UCC is the first university in Ireland to undertake such a comprehensive mapping of its research to the United Nations Sustainable Development Goals (SDGs).
The UN SDGs are the blueprint to achieve a better and more sustainable future for all. Throughout 2022, the university undertook a project to analyse how its research aligned to the SDGs, with more than 490 researchers engaging in 40 workshops. The findings are published in today’s report entitled ‘Mapping UCC Research onto the United Nations Sustainable Development Goals’
Professor John O’ Halloran, UCC President, said: “By mapping UCC research to the UN SDGs through this framework, we can see the impact of our research on delivering on sustainable development goals. Now, more than ever, it is essential that universities continue to contribute to making the world a more sustainable place for all. As the government launches its new National Implementation Plan for the Sustainable Development Goals 2022-2024, UCC will continue increase Ireland’s ambition and commitment to achieve the SDGs. UCC will continue to prioritise our research and curriculum to enable our graduates and staff to deliver on these important global grand challenges.”
Professor John Cryan, Vice President for Research & Innovation, outlined how UCC researchers are at forefront of pioneering research and innovation: “UCC researchers are addressing the most concerning sustainable development issues facing the world. This report demonstrates the huge commitment to the SDGs among researchers across all 27 schools and research centres in UCC. Through our UCC Futures programme, our researchers will build on this success to accelerate research and innovation to respond to the world’s greatest challenges, securing a more just and inclusive future.”
Research to protect the environment, to tackle poverty, and promote good health for all are among the research projects highlighted in the report from UCC. The report acknowledges the pivotal role university research plays in tackling some of the world’s greatest challenges.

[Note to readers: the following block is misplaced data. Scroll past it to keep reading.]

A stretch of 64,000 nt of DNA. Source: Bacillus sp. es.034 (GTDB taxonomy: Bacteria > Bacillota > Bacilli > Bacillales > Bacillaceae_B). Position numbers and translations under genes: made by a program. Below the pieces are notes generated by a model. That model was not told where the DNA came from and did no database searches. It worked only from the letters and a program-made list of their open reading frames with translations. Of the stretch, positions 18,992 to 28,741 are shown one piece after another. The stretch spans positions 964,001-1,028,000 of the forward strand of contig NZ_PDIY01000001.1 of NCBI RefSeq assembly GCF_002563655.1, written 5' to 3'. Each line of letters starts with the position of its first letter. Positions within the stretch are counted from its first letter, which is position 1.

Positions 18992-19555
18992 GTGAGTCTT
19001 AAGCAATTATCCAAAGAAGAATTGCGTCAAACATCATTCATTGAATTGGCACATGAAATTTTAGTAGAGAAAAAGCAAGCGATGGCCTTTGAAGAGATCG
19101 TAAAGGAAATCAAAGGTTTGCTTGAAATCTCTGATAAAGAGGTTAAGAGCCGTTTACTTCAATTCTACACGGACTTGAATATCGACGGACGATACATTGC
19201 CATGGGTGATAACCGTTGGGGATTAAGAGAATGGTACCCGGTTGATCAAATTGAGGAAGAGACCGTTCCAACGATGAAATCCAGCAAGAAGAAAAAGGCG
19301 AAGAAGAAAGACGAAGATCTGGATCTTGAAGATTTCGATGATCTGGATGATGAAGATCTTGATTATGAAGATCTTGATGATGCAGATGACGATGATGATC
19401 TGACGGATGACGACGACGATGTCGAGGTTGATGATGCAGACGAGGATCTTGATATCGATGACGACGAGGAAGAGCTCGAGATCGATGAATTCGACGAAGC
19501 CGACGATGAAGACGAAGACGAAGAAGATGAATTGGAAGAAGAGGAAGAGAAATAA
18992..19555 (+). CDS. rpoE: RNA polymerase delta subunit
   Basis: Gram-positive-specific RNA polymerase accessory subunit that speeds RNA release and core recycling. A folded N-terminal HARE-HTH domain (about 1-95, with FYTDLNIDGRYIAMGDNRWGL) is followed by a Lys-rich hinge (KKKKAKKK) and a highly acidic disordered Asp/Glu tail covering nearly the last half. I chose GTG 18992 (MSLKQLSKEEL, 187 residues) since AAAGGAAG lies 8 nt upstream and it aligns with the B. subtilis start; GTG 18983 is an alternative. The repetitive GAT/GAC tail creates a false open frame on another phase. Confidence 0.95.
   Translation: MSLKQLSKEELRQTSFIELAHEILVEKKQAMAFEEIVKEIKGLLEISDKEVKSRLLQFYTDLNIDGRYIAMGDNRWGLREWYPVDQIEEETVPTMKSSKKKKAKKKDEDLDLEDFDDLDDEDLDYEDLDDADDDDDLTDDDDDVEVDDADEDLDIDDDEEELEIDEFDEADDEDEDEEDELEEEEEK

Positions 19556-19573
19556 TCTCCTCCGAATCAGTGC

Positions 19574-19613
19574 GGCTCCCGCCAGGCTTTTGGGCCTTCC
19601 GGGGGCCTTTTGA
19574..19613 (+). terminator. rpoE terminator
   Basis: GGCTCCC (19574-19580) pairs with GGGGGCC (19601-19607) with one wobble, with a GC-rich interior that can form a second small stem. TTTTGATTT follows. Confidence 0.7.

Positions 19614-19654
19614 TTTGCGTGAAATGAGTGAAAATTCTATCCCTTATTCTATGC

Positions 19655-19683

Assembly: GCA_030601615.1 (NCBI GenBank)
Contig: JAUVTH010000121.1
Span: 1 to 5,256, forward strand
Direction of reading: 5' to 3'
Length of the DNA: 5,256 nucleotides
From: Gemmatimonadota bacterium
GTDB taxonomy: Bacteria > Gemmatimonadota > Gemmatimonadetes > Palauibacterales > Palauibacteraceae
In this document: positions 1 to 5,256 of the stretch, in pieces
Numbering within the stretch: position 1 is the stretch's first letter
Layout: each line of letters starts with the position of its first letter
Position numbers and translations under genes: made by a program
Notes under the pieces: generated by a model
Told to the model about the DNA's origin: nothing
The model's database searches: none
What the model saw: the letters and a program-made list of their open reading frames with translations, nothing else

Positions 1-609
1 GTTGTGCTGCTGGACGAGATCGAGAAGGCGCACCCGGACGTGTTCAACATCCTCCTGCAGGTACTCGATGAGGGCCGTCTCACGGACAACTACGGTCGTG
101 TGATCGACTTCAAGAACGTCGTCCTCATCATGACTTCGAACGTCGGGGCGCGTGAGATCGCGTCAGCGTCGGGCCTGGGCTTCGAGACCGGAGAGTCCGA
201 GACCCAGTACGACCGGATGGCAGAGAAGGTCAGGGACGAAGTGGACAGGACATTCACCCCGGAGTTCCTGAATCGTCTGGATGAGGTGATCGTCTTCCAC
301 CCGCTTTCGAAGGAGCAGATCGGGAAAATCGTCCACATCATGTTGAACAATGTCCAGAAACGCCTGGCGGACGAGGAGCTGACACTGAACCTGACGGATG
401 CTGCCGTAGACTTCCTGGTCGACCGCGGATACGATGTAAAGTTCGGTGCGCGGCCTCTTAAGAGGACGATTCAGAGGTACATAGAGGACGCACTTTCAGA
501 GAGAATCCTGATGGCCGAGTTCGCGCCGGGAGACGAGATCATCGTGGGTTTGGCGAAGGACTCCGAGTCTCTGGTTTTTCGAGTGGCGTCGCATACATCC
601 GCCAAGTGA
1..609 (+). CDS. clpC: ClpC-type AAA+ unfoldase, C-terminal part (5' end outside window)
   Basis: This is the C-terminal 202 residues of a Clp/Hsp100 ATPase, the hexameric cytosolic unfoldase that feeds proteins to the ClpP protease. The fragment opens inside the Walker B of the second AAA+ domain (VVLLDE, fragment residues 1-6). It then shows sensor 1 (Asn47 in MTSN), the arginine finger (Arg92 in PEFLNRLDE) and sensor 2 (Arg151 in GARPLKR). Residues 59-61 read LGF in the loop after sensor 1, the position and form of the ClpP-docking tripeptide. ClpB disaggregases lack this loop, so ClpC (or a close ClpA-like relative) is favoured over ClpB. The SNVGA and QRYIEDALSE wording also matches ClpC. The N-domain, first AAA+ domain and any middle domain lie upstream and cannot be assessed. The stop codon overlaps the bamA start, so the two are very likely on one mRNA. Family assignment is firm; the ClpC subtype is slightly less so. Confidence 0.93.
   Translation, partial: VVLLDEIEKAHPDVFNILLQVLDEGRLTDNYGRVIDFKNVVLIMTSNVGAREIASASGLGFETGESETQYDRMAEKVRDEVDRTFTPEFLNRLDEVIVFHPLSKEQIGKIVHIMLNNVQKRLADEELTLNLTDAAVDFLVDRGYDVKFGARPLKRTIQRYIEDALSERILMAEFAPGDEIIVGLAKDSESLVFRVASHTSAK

The report also offers insights on research and initiatives, developed by UCC researchers together with partners, to map research within each SDG area. It aims to better understand the UCC research community’s global sustainable development efforts and assess the progress made.
Promoting awareness and behavioural change around air quality in Cork
Dr Marica Cassarino, School of Applied Psychology, shared as a case study her involvement in the Cork Air Quality Partnership, a collaboration between the School of Applied Psychology UCC, the ERI Centre for Research into Atmospheric Chemistry, Cork City Council and Cork Healthy Cities. The partnership aims to develop strategies to enhance the public's awareness about the risk associated with air pollution and promote behavioural change for the improvement of air quality in Cork city.
The research developed will help to advance and enrich the Cork Clean Air Strategy, which is the first in Ireland, with potential for implementation at regional and national level.
Dr Marica Cassarino said: “Taking part in the SDG mapping exercise was for myself and colleagues an opportunity to reflect on the value of the engaged research we do in our community and on how our work can have a positive impact for the challenges that we face at a local and global level. The Cork Air Quality Partnership I am involved in is just one example of the numerous forms of community engaged and interdisciplinary activities led by researchers in UCC who are guided by a commitment to work together with relevant stakeholders for the promotion of a sustainable future.”
View the SDGs in UCC Research website.
Download the report.